The metric micrometer is used the same way, has the same parts and is handled the same as a standard micrometer. The major difference between the two is the scale is in metric. Since the threads are finer on a metric micrometer, they are able to measure more accurately than a standard one. A one hundredths millimeter micrometer is as accurate as a one thousandths of an inch standard micrometer. And, a one thousandths millimeter is as accurate as a one ten thousandths inch standard. The major parts of an outside micrometer are Before using a micrometer, make sure the ends of the measuring surfaces are clean and that the micrometer is properly calibrated. Use a piece of paper or cloth and clean the measuring faces thoroughly. Check the calibration of the micrometer by using the ratchet to close the measuring ends and checking to see if the zero line on the sleeve is lined up with the zero line on the thimble. Use a spanner wrench in the small hole in the sleeve and turn the sleeve until both zeros line up. The line on the sleeve is graduated in millimeters. Every fifth millimeter is numbered from zero to 25. Each millimeter is also divided in half. Turning the thimble in or out one full revolution moves it a half a millimeter and two complete revolutions will move it in or out one millimeter. The beveled edge on the thimble is graduated in 50 equal divisions and every fifth line is numbered. Each line on the thimble is one hundredth of a millimeter. To read the metric micrometer, first see how many millimeter lines are showing to the left of the beveled thimble edge. In this example, 15 millimeters is showing. Then, see if there are any five tenths millimeter lines between the beveled edge and the millimeters. In this example, there is one line, so 5 tenths of a millimeter must be added to 15 millimeters. The last step is to read the thimble. Look at the thimble and see what number lines up with or is just below the line on the sleeve. In this example, the 6 mark is lined up with the line on the sleeve, so 6 hundredths of a millimeter must be added. The total measurement is 15 and 56 hundredths of a millimeter. In this example, the 11 millimeter line is showing to the left of the beveled thimble edge. There are no 5 tenths millimeter lines between the 11 line and the beveled thimble. The 8 mark on the thimble is lined up with the line on the sleeve, so 8 hundredths of a millimeter must be added. The total measurement is 11 and 8 hundredths of a millimeter. In this example, the 9 millimeter line is showing to the left of the beveled thimble edge. There are no 5 tenths millimeter lines between the 9 line and the beveled thimble. The 12 mark on the thimble is lined up with the line on the sleeve, so 12 hundredths of a millimeter must be added. The total measurement is 9 and 12 hundredths of a millimeter. In this example, the 16-millimeter line is showing to the left of the beveled thimble edge. The 17 millimeter line is showing, but cannot be counted since the thimble has not come around to the zero line yet. There is a 5 tenths millimeter line between the 16 line and the beveled thimble edge, so 5 tenths of a millimeter must be added to 16 millimeters. The 37 mark on the thimble is lined up with the line on the sleeve, so 37 hundredths of a millimeter must be added. The total measurement is 16 and 87 hundredths of a millimeter.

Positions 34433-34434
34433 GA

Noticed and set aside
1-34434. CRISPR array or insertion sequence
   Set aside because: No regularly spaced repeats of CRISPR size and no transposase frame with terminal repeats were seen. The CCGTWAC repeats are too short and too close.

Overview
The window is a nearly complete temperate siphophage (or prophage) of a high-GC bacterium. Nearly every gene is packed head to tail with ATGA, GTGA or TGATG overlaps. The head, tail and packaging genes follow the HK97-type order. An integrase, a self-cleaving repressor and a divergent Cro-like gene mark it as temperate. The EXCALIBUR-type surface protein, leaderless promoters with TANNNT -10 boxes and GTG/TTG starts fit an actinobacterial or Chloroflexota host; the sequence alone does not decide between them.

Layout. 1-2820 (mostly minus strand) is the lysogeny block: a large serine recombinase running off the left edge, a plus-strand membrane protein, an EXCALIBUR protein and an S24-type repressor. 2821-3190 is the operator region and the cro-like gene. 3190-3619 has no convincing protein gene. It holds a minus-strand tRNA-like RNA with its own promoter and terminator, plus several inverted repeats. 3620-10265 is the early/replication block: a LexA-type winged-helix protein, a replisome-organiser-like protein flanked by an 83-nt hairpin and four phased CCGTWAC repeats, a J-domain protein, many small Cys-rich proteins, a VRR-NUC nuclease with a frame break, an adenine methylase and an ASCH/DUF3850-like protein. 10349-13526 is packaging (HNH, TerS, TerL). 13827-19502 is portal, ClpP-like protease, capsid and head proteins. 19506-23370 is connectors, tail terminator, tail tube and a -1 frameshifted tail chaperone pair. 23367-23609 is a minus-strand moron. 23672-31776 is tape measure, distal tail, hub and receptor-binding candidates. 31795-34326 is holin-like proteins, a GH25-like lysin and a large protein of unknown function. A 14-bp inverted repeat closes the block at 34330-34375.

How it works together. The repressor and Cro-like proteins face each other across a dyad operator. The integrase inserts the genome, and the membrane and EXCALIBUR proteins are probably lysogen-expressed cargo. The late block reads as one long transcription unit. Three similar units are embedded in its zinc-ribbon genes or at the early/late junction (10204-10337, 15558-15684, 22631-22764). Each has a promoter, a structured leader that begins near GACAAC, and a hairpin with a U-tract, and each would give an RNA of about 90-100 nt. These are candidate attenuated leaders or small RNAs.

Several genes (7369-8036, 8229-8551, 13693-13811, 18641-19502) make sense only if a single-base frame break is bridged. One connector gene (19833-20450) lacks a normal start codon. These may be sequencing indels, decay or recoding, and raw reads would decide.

i thnk now my physicx practical will go well !! ..thnk u